While thorough in its scholarship it is devoid of obscuring technicalities, or rather because of a thorough study of its topic, the treatise is so simple and plain as to be read with interest by the layman as well as by the professional investigator. It presents in impressive array the biblical reasons for the doctrines prevailing in evangelical circles.

Baptist Quarterly Review

Nothing could be more simply or more soundly put.

B. B. Warfield, Presbyterian and Reformed Review

Alvah Hovey (1820–1903) was born in Greene, New York, and educated at Dartmouth College and Newton Theological Institution. He stayed at Newton as a librarian and professor of Hebrew, church history, theology, and Christian ethics. His numerous books include Commentary on the Gospel of John, The State of the Impenitent Dead, and Commentary on the Epistle to the Galatians.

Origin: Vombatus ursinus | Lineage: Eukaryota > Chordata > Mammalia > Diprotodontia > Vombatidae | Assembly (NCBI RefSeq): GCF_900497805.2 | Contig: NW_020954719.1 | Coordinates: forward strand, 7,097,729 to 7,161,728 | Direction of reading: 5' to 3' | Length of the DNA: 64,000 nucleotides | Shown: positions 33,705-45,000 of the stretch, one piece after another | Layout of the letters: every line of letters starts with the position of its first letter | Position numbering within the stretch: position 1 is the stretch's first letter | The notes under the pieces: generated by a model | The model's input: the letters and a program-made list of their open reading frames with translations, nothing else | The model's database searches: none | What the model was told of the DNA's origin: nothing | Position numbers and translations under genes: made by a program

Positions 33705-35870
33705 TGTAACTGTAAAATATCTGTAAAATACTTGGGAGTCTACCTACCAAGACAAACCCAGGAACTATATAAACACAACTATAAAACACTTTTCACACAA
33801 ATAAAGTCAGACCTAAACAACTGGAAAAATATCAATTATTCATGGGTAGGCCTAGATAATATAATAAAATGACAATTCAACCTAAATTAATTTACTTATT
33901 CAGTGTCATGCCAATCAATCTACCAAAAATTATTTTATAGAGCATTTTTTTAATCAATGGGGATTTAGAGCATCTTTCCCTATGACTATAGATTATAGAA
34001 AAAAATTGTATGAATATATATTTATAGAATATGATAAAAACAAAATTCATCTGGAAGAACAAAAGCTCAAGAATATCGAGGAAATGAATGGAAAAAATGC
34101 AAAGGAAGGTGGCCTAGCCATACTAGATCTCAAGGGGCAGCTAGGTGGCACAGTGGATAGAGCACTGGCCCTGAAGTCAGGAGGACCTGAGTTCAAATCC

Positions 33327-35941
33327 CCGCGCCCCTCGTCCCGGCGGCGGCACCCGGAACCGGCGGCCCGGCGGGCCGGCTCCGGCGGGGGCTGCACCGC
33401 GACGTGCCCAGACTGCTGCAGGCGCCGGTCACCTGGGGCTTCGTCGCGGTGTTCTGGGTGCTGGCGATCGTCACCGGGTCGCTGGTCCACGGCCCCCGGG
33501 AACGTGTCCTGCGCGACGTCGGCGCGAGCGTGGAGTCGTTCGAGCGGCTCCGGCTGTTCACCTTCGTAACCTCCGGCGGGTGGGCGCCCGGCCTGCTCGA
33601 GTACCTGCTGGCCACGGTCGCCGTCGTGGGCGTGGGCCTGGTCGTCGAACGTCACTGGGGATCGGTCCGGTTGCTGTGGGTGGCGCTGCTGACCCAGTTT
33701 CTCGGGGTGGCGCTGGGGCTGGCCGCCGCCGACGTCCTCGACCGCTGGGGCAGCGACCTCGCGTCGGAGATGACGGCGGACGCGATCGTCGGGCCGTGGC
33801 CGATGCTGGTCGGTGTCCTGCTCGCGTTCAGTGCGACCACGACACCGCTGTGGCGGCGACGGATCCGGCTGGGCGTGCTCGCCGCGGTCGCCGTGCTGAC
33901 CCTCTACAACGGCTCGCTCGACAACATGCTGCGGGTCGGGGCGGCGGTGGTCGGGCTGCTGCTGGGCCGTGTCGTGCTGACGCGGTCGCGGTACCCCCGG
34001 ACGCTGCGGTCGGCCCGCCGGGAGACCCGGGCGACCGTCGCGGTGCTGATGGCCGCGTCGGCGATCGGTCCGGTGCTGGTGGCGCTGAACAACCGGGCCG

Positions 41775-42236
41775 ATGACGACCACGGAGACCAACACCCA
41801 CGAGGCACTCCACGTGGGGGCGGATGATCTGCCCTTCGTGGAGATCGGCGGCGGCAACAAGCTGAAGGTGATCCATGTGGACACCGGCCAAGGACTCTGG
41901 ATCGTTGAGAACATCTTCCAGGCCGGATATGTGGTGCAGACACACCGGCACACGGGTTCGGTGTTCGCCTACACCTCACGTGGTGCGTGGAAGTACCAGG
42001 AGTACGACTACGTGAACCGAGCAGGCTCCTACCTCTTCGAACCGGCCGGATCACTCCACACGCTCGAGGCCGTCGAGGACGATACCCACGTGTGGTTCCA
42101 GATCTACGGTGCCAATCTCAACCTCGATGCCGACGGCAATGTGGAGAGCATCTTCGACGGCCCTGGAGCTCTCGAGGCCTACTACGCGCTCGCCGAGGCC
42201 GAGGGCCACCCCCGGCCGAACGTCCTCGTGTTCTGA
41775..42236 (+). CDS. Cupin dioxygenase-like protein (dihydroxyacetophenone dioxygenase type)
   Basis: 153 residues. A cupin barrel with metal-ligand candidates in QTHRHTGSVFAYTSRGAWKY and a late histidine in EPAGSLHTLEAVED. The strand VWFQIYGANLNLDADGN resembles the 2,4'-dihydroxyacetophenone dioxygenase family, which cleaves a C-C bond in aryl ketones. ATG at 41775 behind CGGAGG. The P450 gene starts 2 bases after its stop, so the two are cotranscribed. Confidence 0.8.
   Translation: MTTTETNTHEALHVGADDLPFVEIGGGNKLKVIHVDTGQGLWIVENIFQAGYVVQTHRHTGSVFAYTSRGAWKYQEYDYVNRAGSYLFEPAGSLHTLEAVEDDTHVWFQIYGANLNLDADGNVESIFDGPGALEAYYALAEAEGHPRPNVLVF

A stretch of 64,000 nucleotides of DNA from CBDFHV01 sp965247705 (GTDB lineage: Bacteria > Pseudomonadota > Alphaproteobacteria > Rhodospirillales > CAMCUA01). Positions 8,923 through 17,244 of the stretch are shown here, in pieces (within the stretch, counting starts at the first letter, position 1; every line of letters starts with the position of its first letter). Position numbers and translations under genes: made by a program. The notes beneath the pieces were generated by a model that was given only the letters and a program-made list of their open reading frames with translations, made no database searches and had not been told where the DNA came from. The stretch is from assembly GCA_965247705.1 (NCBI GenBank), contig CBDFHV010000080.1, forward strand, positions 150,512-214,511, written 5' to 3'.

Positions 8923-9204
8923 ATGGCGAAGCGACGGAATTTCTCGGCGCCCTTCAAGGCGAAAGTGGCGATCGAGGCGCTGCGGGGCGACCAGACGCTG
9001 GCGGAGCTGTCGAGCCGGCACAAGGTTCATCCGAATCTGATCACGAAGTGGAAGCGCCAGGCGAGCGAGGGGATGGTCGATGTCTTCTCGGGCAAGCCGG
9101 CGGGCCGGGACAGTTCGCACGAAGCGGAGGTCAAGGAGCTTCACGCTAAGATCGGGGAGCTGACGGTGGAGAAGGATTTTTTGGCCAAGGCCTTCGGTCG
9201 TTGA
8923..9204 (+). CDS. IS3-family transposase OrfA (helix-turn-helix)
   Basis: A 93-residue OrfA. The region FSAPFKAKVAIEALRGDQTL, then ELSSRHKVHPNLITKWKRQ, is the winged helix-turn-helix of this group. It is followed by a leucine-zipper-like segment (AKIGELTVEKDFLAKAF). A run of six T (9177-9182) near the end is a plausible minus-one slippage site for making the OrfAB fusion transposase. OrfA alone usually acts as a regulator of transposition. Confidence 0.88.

The Doctrine of Last Things: Jewish and Christian

  • Author: W. O. E. Oesterley
  • Publisher: John Murray
  • Publication Date: 1908
  • Pages: 229

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For a right understanding of what the Gospels teach concerning the “last things” it is indispensable that the antecedents upon which that teaching was, in the first instance, based should be studied. Eschatology, like so many other things, went through a process of development before it assumed that form which the Gospels have made so familiar to us. No developed growth can be satisfactorily studied without knowing something about its earlier processes of formation and the conditions under which development took place. And, therefore, if we wish to understand what the Gospels teach concerning the “end of the world,” the first requisite is that we should have some idea of that earlier teaching upon which it is based.